Leadership is more than “being in charge” or having a title; it’s recognizing that you’re part of a team and understanding that team’s needs and interests. Here’s how you’ll do that with your troop!
The Girl Scout Leadership Experience is based on three keys—discover, connect, and take action—but it’s not just for your troop! As a Girl Scout leader, you’ll embark on your own leadership journey as you help Girl Scouts develop the vital leadership skills they’ll use to make the world a better place. Here are a few basic concepts that outline what leadership means in Girl Scouting.
Leadership is teaching them:
As a leader, see yourself as a coach who:
It’s important to remember that:
Your responsibilities as a Girl Scout volunteer include:
Depending on the ages of your Girl Scouts, you might take the lead in guiding the structure and experiences of your troop—from how and when meetings are held to how the troop communicates, from steering youth-led activities to setting financial expectations. You’ll make these decisions collaboratively with your volunteer team or co-leader, as well as with input from Girl Scouts and their caregivers.
Use these questions to guide your conversation with your troop committee volunteers or co-leader before discussing these topics with caregivers.
Choosing a Meeting Place
What makes a great meeting space? It depends on your troop, but here are a few considerations as you visit potential spaces:
Cost: The space should be free to use.
Size: Make sure the space is large enough for the whole group and all planned activities.
Availability: Be sure the space is available for the day and the entire length of time you want to meet.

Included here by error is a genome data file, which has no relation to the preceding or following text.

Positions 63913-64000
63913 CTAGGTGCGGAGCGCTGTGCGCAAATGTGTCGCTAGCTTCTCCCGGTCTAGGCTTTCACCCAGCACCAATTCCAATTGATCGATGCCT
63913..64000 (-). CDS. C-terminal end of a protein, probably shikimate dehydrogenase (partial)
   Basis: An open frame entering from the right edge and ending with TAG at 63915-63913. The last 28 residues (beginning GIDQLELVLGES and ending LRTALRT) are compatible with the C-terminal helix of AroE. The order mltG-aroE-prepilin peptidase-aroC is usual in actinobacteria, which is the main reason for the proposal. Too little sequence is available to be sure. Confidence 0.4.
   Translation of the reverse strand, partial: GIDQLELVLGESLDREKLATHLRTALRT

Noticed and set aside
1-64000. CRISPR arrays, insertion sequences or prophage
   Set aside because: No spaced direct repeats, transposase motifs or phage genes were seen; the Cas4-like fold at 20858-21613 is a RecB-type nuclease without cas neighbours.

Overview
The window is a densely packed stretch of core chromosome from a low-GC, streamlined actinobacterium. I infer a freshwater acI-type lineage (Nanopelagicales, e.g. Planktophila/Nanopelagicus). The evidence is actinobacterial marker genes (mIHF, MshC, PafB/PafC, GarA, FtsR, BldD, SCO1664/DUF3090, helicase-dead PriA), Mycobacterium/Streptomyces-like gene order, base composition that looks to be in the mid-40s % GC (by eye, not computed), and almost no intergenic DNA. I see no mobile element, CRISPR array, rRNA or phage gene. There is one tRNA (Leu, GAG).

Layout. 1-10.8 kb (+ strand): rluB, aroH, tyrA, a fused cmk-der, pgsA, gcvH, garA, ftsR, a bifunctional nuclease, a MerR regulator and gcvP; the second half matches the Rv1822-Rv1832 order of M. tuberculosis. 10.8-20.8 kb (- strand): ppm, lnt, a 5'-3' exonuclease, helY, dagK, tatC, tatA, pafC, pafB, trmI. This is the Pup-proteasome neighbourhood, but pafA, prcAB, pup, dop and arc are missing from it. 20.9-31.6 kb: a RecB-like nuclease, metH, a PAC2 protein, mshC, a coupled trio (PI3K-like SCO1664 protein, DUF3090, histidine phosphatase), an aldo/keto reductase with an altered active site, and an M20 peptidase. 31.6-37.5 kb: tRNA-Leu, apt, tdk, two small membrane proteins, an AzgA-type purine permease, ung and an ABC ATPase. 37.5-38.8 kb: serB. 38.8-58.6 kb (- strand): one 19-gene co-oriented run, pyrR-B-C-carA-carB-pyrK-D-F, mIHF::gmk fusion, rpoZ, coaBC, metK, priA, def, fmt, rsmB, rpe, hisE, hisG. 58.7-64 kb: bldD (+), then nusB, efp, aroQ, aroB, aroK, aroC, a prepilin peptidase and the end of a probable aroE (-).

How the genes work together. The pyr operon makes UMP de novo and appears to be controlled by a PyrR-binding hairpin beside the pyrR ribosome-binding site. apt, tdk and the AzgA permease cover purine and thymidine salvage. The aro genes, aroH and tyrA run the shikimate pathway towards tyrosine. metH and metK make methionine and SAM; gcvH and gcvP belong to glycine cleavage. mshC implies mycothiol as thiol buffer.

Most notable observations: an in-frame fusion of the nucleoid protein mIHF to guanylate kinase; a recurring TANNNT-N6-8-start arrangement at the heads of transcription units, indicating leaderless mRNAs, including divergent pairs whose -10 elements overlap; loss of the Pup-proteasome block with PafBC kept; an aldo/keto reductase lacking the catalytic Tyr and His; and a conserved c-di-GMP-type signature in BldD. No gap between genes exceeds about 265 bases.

Resources: Ask if tables and chairs come with the room and ensure that the lighting is adequate. A bonus would be a cubby of some sort where you could store supplies or a safe outdoor space for activities.
Safety: Potential spaces must be safe, secure, clean, properly ventilated, heated (or cooled, depending on your location), free from hazards, and have at least two exits that are well-marked and fully functional. Also be sure first-aid equipment is on hand.
Facilities: It goes without saying, but make sure that toilets are sanitary and accessible.
Communication-friendly: Check for cell reception in the potential space and whether Wi-Fi is available.
Allergen-free: Ensure that pet dander and other common allergens won’t bother susceptible Girl Scouts during meetings.
Accessibility: Your space should accommodate Girl Scouts with disabilities as well as caregivers with disabilities who may come to meetings.
Need a few talking points to get started? Try:
“I’m a Girl Scout volunteer with a group of [number of troop members] Girl Scouts. We’re doing lots of great things for youth and for the community, like [something your troop is doing] and [something else your troop is doing]. We’re all about leadership—the kind that youth use in their daily lives and the kind that makes our community better. We’d love to hold our meetings here because [reason why you’d like to meet there].”
Stuck and need additional support? Contact your council or your service unit support team for help with a troop meeting place.
If your group or troop can’t meet in person or hold a traditional meeting, there are so many ways to bring the power of Girl Scouting home! Meeting virtually can be a fun, engaging option for your troop.